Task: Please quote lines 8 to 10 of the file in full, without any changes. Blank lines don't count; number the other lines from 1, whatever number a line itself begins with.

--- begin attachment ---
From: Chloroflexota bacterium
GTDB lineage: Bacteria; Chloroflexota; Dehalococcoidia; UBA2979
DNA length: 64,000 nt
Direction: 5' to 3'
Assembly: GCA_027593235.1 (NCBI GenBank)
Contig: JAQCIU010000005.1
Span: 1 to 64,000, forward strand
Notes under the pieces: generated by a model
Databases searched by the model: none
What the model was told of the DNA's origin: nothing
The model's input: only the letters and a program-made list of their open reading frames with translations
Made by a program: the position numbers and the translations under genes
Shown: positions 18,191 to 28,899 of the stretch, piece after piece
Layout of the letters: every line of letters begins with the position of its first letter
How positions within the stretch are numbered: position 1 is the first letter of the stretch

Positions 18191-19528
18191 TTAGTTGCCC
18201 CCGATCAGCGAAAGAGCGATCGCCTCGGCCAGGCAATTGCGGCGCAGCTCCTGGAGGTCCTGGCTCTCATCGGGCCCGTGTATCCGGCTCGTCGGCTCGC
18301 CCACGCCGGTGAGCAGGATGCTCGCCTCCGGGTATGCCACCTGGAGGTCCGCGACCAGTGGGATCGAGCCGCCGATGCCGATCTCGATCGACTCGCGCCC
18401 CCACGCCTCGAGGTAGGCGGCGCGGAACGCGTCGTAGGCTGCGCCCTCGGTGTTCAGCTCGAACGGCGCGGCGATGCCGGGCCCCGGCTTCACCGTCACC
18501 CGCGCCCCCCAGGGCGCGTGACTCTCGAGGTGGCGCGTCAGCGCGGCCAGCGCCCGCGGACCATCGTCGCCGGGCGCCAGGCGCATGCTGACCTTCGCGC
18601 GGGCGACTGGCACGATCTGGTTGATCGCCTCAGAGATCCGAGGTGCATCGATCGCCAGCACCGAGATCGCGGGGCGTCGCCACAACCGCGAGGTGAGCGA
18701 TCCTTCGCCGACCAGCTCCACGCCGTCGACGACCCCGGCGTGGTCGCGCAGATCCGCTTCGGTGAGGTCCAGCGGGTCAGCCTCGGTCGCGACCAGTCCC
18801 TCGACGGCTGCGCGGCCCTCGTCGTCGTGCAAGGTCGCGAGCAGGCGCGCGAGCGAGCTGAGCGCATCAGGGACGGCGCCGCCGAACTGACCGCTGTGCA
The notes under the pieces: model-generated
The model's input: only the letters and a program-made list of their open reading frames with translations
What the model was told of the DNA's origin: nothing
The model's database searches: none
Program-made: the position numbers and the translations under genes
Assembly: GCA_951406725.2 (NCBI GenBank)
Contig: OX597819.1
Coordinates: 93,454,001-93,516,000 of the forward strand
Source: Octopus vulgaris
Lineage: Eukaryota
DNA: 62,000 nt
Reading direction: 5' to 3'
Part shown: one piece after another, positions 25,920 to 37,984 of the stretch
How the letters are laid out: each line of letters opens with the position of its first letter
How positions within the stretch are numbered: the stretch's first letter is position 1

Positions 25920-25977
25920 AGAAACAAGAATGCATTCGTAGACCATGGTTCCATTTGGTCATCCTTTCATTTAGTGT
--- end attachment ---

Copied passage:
Notes under the pieces: generated by a model
Databases searched by the model: none
What the model was told of the DNA's origin: nothing